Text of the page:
World Bank Criticizes Indonesia for Failing to Increase Fuel Prices
The World Bank has criticized Indonesia for failing to reduce costly fuel subsidies.
“The decision not to increase prices now represents a missed, or delayed, opportunity to redirect spending at a time when risks remain in the global environment,” the World Bank said in a report on Wednesday.
“Reducing fuel subsidies also represents a valuable opportunity to redirect government spending over the medium term to more pressing development needs and to make this spending more efficient.”
Indonesia’s inflation rate may rise to 8.5 per cent this year if the government raises fuel prices in the third quarter, though growth will likely remain robust at 6.1 per cent, the World Bank says.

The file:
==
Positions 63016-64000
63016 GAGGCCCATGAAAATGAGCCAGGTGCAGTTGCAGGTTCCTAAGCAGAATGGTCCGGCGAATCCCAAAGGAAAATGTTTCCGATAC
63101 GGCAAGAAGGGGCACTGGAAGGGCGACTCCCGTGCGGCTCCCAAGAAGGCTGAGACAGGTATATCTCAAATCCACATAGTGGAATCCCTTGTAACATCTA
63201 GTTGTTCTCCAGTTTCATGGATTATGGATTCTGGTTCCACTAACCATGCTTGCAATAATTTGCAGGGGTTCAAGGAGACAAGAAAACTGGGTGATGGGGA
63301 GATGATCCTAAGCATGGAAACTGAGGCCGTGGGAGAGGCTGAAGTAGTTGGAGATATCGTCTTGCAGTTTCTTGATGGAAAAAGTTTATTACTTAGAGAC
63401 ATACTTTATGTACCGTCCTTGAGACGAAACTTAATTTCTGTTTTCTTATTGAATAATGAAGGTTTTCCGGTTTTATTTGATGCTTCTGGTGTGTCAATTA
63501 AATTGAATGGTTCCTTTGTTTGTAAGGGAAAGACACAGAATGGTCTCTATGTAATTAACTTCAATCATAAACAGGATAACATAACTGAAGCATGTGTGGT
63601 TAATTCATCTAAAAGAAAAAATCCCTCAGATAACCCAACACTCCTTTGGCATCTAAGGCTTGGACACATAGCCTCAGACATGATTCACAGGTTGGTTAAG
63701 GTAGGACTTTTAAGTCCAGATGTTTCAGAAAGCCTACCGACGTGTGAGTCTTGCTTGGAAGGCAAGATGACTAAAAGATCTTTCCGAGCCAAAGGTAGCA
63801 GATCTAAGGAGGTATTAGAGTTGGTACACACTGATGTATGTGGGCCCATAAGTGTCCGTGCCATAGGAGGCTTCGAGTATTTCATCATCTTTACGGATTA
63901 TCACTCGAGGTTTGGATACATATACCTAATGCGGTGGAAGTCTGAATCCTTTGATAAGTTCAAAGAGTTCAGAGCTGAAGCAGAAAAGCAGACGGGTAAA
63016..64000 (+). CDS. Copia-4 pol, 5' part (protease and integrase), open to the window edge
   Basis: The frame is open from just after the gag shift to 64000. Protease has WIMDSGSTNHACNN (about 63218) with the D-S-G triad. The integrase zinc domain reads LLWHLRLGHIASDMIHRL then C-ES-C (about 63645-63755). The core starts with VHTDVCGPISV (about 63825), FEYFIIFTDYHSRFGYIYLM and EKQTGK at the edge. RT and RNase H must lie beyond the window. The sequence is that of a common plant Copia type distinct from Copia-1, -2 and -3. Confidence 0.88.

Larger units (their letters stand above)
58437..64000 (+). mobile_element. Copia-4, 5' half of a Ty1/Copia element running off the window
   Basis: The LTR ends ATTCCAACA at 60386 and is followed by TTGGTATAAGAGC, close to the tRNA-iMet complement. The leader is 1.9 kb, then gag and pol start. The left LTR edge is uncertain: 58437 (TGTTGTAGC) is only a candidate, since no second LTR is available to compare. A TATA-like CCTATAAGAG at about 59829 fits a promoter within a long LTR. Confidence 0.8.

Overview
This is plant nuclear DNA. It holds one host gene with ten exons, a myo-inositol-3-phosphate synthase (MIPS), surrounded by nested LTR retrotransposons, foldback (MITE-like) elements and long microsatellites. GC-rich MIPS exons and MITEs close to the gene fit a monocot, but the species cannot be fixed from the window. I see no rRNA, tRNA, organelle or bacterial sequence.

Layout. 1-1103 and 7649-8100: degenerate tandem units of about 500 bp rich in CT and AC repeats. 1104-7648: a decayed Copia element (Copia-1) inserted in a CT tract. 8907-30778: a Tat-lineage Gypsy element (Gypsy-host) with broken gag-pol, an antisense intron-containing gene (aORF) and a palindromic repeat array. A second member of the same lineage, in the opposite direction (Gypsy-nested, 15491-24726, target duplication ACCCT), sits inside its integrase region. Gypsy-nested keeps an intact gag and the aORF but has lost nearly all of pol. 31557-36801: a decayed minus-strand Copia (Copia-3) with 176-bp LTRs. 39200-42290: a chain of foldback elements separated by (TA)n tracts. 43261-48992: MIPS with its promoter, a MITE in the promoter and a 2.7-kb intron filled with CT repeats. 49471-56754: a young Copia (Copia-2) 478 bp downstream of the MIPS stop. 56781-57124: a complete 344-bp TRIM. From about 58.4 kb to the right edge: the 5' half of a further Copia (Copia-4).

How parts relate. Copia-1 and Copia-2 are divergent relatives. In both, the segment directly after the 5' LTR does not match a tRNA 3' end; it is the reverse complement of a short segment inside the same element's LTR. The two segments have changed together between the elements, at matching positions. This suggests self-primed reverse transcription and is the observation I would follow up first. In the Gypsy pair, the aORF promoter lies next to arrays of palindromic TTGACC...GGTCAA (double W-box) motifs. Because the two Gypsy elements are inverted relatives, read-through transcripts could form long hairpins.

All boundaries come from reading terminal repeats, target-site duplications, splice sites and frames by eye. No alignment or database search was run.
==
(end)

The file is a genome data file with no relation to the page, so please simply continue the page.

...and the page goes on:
Inflation was seen at 5.4 per cent this year if the government kept subsidized fuel prices at current levels, but such a move would lead to a budget deficit equal to 3.1 per cent of GDP as opposed to 2.5 per cent with a fuel price hike, the report said.
Indonesia’s parliament has scrapped the government’s plan to raise subsidized fuel prices by a third immediately, but gave it authority to raise prices if the country’s benchmark crude price averages 15 per cent above its target of $105 over six months.